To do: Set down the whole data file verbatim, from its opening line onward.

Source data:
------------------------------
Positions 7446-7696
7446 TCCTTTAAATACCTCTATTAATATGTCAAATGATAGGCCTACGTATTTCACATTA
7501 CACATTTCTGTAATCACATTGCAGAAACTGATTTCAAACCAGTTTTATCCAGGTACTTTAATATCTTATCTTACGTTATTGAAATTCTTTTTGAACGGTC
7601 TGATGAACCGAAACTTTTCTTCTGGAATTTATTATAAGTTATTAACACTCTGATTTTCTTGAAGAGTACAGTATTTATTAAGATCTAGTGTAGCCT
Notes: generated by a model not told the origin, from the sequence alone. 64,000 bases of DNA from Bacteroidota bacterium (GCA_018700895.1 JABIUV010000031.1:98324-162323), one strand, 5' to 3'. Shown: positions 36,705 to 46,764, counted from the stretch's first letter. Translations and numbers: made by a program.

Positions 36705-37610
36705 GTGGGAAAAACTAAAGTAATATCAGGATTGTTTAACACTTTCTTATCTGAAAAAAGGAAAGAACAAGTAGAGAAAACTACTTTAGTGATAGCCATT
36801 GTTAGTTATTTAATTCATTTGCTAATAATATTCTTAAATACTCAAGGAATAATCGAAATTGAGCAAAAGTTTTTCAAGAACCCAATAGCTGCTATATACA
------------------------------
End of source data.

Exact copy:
Positions 7446-7696
7446 TCCTTTAAATACCTCTATTAATATGTCAAATGATAGGCCTACGTATTTCACATTA
7501 CACATTTCTGTAATCACATTGCAGAAACTGATTTCAAACCAGTTTTATCCAGGTACTTTAATATCTTATCTTACGTTATTGAAATTCTTTTTGAACGGTC
7601 TGATGAACCGAAACTTTTCTTCTGGAATTTATTATAAGTTATTAACACTCTGATTTTCTTGAAGAGTACAGTATTTATTAAGATCTAGTGTAGCCT
Notes: generated by a model not told the origin, from the sequence alone. 64,000 bases of DNA from Bacteroidota bacterium (GCA_018700895.1 JABIUV010000031.1:98324-162323), one strand, 5' to 3'. Shown: positions 36,705 to 46,764, counted from the stretch's first letter. Translations and numbers: made by a program.

Positions 36705-37610
36705 GTGGGAAAAACTAAAGTAATATCAGGATTGTTTAACACTTTCTTATCTGAAAAAAGGAAAGAACAAGTAGAGAAAACTACTTTAGTGATAGCCATT
36801 GTTAGTTATTTAATTCATTTGCTAATAATATTCTTAAATACTCAAGGAATAATCGAAATTGAGCAAAAGTTTTTCAAGAACCCAATAGCTGCTATATACA